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Article
February 1968

Postnatal Growth of the Pulmonary Arterial TreeMorphologic Characteristics

Author Affiliations

Buffalo
From the Department of Pediatrics, State University of New York at Buffalo and the Edward J. Meyer Memorial Hospital, Buffalo.

Am J Dis Child. 1968;115(2):191-201. doi:10.1001/archpedi.1968.02100010193007
Abstract

STRUCTURAL alterations in the pulmonary arterial bed can profoundly affect the course and prognosis of patients with congenital malformations of the heart. The mechanism of production of these changes, their relation to pulmonary vasomotor activity, and their variation with age are as yet incompletely understood. It is believed, therefore, that a detailed definition of normal lung structure during growth and development might provide a useful baseline against which pathologic alterations could be evaluated.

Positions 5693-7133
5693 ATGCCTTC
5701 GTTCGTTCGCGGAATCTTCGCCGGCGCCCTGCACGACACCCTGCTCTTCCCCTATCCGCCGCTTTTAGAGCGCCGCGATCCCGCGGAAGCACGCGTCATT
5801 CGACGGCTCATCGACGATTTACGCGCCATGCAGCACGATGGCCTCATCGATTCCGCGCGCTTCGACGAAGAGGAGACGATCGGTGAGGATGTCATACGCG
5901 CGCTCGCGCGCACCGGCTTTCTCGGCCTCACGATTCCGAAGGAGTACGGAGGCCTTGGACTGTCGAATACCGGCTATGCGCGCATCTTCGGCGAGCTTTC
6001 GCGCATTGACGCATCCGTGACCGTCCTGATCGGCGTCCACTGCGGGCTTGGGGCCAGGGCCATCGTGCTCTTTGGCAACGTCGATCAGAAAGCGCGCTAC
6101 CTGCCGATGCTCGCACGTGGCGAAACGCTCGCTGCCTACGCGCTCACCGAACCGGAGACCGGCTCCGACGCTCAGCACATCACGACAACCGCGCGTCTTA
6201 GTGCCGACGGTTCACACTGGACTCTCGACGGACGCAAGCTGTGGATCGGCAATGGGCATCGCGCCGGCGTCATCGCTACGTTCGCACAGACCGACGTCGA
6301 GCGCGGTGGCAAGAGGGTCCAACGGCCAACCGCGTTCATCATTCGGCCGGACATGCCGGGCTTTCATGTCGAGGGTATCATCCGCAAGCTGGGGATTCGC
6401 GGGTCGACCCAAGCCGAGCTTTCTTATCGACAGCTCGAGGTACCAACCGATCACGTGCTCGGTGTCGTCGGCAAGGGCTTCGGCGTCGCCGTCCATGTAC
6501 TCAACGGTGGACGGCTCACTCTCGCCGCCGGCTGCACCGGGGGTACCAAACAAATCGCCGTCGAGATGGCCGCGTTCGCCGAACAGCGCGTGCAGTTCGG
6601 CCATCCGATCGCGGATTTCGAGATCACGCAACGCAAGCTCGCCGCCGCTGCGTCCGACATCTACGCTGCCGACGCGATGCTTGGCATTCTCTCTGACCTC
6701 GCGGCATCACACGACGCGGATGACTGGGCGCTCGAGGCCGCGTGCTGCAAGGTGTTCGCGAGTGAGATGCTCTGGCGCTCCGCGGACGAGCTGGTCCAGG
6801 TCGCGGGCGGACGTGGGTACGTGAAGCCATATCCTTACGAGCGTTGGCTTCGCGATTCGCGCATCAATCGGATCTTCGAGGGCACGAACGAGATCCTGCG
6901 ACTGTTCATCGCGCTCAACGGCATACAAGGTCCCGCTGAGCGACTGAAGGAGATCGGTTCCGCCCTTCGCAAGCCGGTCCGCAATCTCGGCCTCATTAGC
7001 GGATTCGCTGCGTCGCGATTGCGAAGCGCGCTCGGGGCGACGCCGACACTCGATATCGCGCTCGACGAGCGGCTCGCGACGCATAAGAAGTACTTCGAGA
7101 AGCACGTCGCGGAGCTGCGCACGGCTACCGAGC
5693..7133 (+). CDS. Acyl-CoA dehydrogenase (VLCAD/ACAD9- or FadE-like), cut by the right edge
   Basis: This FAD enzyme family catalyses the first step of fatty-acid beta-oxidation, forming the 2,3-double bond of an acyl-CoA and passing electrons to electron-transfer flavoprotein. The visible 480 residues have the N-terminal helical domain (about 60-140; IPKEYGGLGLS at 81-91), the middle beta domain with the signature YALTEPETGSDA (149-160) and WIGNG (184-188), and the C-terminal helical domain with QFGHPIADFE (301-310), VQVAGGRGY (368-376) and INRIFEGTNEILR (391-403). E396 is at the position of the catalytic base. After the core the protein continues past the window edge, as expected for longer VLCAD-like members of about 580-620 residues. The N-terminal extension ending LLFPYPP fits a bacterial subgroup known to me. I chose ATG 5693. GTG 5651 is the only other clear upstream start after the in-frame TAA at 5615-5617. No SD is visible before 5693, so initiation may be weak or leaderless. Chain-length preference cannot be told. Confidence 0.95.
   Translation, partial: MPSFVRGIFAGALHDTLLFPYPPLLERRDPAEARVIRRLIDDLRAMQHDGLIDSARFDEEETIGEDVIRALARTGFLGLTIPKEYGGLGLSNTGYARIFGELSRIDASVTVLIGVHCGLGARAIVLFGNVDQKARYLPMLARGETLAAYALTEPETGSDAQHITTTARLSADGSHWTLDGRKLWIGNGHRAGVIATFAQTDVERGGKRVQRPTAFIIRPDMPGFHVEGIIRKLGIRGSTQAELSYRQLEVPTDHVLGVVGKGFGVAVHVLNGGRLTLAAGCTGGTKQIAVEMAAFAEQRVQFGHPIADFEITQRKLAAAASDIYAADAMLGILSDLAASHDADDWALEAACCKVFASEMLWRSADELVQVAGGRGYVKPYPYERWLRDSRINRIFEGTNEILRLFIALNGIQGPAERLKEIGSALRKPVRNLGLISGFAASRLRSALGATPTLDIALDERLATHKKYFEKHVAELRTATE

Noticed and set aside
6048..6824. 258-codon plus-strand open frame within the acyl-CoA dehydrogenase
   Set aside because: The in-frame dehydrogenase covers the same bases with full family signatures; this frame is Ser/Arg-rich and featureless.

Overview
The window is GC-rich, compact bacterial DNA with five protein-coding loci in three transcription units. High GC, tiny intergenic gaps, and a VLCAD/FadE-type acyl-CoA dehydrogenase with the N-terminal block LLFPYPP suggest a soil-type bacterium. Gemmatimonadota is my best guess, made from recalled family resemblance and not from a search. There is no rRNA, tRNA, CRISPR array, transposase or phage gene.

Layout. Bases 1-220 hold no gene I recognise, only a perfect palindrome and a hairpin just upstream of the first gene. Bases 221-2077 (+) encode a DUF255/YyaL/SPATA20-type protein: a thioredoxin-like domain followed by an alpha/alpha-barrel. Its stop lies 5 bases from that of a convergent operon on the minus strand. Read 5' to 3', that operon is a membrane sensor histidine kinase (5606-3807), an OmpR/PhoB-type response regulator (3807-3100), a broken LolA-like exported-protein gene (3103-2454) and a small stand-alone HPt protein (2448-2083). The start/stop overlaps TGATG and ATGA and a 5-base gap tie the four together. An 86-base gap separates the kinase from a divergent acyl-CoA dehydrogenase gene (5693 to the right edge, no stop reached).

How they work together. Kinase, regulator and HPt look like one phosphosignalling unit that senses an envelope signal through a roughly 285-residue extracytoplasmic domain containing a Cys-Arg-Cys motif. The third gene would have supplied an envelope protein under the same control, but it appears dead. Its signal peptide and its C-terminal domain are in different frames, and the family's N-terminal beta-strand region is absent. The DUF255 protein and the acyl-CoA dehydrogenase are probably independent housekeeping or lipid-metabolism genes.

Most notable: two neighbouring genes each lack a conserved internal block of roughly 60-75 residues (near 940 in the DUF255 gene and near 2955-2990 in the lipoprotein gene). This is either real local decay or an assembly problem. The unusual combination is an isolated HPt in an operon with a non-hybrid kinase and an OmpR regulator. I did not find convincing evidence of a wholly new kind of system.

The microscopic structure of pulmonary arteries has been extensively studied in the past.1-4 It is notable that histologic examination of the pulmonary arterial bed does not distinguish the lung of an adult from that of a child. Only in the newborn period is the appearance of the lung distinctive, marked by thick-walled pulmonary arteries and lobulations of the parenchyma. Within a few weeks or months after birth, the "fetal" pulmonary arteries become transformed into the thin-walled

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